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Treatment of Port-Wine Stain Birthmarks Using the 1.5-msec Pulsed Dye Laser at High Fluences in Conjunction with Cryogen Spray Cooling

Authors

  • Kristen M. Kelly MD,

    1. Departments of Surgery and
    2. Dermatology, Beckman Laser Institute and Medical Clinic, University of California, Irvine, Irvine, California
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  • Vandana S. Nanda MD,

    1. Departments of Surgery and
    2. Dermatology, Beckman Laser Institute and Medical Clinic, University of California, Irvine, Irvine, California
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  • J. Stuart Nelson MD, PhD

    1. Departments of Surgery and
    2. Dermatology, Beckman Laser Institute and Medical Clinic, University of California, Irvine, Irvine, California
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  • K.M. KELLY, MD, V.S. NANDA, MD, AND J.S. NELSON, MD, PHD HAVE INDICATED NO SIGNIFICANT INTEREST WITH COMMERCIAL SUPPORTERS.

Address correspondence and reprint requests to: Kristen M. Kelly, MD, Beckman Laser Institute, University of California, Irvine, 1002 Health Sciences Rd. E, Irvine, CA 92612.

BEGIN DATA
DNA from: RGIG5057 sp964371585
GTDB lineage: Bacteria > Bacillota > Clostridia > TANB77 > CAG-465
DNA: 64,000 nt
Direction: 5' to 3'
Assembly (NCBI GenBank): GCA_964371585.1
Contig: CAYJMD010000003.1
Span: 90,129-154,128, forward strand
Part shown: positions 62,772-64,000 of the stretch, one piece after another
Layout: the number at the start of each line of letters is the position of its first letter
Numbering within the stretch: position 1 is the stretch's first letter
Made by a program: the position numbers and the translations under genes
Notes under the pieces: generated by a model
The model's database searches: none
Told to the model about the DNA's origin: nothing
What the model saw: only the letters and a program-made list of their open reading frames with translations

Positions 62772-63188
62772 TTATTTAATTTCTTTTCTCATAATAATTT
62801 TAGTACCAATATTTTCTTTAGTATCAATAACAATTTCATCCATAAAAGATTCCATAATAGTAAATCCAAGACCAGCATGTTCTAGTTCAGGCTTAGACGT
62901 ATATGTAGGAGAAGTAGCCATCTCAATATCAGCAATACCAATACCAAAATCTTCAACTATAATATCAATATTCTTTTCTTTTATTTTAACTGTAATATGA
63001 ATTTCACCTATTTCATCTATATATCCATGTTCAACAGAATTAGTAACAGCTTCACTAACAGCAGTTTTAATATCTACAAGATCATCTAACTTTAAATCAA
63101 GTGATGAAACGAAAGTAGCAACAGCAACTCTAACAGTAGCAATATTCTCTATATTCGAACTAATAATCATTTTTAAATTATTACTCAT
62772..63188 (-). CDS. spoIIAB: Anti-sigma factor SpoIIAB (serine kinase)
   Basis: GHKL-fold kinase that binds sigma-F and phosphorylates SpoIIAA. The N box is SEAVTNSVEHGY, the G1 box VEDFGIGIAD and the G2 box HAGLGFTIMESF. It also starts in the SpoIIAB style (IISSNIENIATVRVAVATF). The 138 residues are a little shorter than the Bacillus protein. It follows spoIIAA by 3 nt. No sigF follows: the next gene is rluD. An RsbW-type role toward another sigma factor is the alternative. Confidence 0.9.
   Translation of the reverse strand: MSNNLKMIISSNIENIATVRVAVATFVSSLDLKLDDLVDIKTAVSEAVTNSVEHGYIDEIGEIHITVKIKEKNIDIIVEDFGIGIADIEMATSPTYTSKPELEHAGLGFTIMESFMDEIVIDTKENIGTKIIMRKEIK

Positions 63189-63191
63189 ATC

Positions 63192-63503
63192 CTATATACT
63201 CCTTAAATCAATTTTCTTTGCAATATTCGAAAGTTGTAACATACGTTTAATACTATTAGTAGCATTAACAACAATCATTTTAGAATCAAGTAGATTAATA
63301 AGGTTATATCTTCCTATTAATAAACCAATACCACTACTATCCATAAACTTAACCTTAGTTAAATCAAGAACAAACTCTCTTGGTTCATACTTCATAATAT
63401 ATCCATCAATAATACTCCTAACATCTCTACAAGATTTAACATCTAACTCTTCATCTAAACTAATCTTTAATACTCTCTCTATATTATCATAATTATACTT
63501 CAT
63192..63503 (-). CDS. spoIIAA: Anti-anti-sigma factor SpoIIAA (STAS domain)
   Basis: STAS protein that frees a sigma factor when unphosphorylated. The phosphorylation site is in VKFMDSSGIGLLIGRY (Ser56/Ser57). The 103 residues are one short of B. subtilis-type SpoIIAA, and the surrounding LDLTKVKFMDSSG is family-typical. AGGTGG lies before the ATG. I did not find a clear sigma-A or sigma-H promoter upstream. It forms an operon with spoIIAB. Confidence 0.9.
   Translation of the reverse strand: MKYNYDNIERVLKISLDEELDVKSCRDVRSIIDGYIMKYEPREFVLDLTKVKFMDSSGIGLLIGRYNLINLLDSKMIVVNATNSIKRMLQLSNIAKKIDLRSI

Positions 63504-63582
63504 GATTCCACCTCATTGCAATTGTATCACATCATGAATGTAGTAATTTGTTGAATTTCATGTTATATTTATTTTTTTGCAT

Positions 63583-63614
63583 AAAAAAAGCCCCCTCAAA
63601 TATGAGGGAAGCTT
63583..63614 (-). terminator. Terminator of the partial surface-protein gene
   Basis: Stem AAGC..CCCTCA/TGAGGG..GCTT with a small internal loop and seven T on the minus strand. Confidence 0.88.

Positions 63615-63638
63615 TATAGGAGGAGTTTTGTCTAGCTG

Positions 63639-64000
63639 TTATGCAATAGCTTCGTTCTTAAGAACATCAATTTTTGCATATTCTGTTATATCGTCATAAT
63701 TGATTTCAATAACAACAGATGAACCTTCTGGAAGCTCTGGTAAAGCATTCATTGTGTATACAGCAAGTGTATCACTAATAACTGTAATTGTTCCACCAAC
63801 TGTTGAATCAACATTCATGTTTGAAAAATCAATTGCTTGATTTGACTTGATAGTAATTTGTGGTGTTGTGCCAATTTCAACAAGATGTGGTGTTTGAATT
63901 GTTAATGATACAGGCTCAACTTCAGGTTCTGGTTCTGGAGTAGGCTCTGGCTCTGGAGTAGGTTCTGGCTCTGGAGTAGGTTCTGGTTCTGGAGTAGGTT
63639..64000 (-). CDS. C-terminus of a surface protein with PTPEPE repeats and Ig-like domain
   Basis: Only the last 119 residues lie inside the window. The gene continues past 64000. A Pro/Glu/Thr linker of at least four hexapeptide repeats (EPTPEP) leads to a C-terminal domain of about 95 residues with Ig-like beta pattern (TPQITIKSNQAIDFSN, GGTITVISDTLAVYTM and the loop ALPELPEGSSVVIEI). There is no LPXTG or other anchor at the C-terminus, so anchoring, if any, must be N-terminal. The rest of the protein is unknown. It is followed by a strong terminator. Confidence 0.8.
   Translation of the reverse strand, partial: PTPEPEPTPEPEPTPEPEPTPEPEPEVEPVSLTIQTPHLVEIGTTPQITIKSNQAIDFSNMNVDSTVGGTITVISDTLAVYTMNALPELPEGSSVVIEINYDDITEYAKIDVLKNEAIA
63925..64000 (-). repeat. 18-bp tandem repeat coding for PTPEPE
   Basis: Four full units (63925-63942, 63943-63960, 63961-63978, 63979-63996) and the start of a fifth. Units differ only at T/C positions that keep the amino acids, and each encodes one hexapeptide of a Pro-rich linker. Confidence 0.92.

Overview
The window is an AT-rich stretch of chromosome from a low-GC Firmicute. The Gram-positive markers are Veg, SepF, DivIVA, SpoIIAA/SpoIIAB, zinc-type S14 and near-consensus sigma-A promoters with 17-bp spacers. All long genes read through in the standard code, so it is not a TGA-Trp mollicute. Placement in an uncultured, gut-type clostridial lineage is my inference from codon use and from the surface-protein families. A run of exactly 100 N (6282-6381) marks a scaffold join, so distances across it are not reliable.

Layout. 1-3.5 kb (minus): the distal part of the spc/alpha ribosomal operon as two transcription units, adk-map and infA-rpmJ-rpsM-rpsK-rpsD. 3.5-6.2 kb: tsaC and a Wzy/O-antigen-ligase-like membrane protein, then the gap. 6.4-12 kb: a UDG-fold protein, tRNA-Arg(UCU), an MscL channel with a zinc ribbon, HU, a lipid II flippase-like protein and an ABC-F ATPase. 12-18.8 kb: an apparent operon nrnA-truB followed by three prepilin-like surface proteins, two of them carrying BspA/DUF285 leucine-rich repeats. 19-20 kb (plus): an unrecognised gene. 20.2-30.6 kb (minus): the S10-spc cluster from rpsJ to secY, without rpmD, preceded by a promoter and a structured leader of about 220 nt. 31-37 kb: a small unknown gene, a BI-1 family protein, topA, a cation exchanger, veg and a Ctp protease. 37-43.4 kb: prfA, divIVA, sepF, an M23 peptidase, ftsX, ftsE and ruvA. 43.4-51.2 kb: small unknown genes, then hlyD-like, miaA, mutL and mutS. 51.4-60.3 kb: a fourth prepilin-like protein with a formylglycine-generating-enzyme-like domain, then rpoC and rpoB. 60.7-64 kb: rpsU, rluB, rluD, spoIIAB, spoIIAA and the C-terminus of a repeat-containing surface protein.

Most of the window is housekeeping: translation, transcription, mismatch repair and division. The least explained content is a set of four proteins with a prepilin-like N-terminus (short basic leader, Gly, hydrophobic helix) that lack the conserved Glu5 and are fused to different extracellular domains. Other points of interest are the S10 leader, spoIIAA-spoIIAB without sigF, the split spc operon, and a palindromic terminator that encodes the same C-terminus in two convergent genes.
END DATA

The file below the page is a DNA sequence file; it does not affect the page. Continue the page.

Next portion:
Abstract

Background. The majority of port-wine stain (PWS) patients treated with the pulsed dye laser (PDL) do not achieve complete blanching. Safe administration of higher fluences has been proposed as a means of improving treatment efficacy.

Objective. To determine the safety and efficacy of PWS treatment with the 1.5-msec PDL at high fluences in conjunction with cryogen spray cooling.

Methods. Twenty PWS patients were treated with the PDL in combination with cryogen spray cooling utilizing a 7 or 10 mm spot size and fluences ranging from 6 to 15 J/cm2. Before and after treatment photographs were compared on a blinded basis.

Results. No scarring or skin textural changes occurred. Blanching scores were as follows: 20% of patients achieved 75% or greater blanching after an average of 3.3 treatments, 30% achieved 50–74% blanching, 20% achieved 25–49% blanching, and 30% achieved less than 25% blanching.

Conclusion. In conjunction with cryogen spray cooling, the PDL can be safely used at high fluences. At this time it is not clear that the use of higher fluences improves treatment efficacy; however, as other aspects of PWS laser treatment are optimized, safe administration of higher fluences is likely to be advantageous.

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